Bachelor of Nursing
Not all nursing students dream of a career that involves working in a hospital. Some, like third year Bachelor of Nursing Student Tina Corbridge opt to take their final clinical practice placement in a rural or remote area.
Typically, people in these areas have limited access to medical and allied health services and nurses become integral members of their community. They provide comprehensive health care and develop a broad scope of practice to deal with the wide range of challenges and issues in an isolated environment.
The placement involves students living and working in the community for three weeks. They are supervised by experienced rural practitioners and various grants are available to assist with travel and other expenses.
Why did you choose a remote clinical placement?
There are a number of reasons why I chose Brewarrina (in far north NSW) over placement close to home.
Firstly, I wanted to experience the difference between remote/rural area nursing
and acute care nursing. Also as an Endorsed Enrolled Nurse I had gained valuable experience as a surgical nurse and wanted to gain an understanding of nursing from a Primary Health Care perspective
I also have an interest in the health and social issues of Indigenous Australians. Last semester I chose the elective Indigenous Health and this was complemented by a clinical placement in an Aboriginal Health Centre on the Central Coast. I wanted to balance this experience by opting for a placement in a rural/remote setting that was predominantly Indigenous.
What did you enjoy most?
The whole of my three weeks was a fantastic experience. It was an environment where at any given time the Nurse Manager could be delivering a baby under emergency conditions, organising staffing issues, to stabilising a crush victim before the Royal Flying Doctors arrived. I followed this particular situation through and drove out to the airfield. I found the RFD flight nurse to be brilliant and so willing to pass on her knowledge as she prepared the patient to be airlifted to Dubbo Hospital.
I also worked alongside a wonderful Aboriginal Health Worker. We did many things such as driving to a community 100km along a straight road to visit patients/clients who didn’t like to visit the town. In this particular community we carried out blood pressures and checked blood glucose levels in client’s homes but a number of them were carried out on driveways as this was where they were comfortable. I was taken to the homes of one of Aboriginal Health Worker’s family, I found them to be so welcoming and kind, each had an impact on my life and I was sad to leave them.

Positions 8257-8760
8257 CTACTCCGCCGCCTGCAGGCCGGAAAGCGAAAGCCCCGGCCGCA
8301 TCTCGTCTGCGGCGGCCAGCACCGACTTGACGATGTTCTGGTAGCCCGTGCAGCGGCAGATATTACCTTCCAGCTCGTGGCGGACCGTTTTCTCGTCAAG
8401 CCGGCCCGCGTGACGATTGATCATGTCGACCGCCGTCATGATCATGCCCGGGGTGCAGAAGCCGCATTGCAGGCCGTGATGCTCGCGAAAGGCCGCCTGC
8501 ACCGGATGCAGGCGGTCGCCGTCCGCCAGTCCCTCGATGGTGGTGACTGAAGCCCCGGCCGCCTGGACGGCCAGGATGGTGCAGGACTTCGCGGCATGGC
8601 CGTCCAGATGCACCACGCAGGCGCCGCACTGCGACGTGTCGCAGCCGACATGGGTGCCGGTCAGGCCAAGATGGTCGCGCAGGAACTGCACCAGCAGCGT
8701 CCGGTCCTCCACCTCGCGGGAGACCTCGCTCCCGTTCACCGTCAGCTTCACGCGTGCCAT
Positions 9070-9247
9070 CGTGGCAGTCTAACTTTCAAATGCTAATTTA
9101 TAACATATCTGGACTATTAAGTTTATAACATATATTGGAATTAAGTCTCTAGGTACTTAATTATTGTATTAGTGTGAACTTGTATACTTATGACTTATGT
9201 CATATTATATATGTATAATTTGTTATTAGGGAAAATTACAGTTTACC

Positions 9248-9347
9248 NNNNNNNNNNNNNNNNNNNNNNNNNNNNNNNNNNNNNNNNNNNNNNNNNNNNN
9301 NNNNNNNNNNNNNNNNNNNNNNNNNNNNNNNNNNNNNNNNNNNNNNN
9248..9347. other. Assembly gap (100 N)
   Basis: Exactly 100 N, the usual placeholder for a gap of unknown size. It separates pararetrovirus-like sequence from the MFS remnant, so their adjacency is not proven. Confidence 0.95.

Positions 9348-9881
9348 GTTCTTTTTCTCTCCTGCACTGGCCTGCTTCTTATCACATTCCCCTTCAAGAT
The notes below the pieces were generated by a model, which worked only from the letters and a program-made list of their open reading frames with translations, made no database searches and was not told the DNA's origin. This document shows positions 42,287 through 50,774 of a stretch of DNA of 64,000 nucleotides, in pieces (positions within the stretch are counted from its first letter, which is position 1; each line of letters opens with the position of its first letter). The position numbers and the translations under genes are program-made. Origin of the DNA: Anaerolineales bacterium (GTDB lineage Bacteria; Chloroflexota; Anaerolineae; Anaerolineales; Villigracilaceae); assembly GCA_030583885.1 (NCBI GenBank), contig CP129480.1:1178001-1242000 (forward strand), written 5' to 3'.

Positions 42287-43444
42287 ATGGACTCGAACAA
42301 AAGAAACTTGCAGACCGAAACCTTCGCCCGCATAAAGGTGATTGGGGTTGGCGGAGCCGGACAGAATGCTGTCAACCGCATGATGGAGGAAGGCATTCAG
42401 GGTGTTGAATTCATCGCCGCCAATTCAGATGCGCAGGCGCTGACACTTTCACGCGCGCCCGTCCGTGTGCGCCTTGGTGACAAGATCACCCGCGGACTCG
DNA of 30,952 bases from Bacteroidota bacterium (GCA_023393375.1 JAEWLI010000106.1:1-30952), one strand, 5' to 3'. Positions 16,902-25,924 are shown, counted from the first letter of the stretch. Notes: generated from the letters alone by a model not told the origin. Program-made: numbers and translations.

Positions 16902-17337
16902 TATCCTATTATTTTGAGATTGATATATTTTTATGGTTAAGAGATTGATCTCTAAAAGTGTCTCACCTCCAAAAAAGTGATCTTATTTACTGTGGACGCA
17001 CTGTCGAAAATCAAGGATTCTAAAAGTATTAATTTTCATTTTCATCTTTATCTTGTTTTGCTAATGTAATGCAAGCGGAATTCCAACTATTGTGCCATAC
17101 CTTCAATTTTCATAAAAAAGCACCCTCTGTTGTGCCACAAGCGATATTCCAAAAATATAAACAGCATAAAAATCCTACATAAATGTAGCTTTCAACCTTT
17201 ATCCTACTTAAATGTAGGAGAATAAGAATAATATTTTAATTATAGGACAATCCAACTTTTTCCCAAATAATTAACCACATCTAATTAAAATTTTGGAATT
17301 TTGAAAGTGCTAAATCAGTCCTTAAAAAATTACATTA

One of your projects focused on health education in schools. How did you empower kids to make their own healthy choices?
I was part of the Yr 6 sex education programme at Brewarrina Central School. On the second day I realised there would be an opportunity to discuss healthy food choices in relation to the children’s expected rapid growth spurts. I raided the health centre’s cupboards for any relevant literature, brochures, fliers, age appropriate information to assist in an interactive presentation. After my talk the children were each given a package to take home to their families, this included information on healthy lifestyles choices and recipes booklets
On my last day we carried out my Project Good Tucker Bad Tucker; a healthy fruit and drink stall at the local swimming pool.
Would you recommend a rural/remote placement to other students?
Yes, absolutely. I experienced first hand how PHC nurses are the backbone in these rural/remote areas. The role they play in is enormous as they look after and are responsible for the wellbeing of whole communities. They are multi-skilled and talented professionals who can alter the course/re-direct a person’s health outcome.
Not all nursing students dream of a career that involves working in a hospital. Some, like third year Bachelor of Nursing Student Tina Corbidge opt to take their final clinical practice placement in a rural or remote area to experience life as a Community Nurse.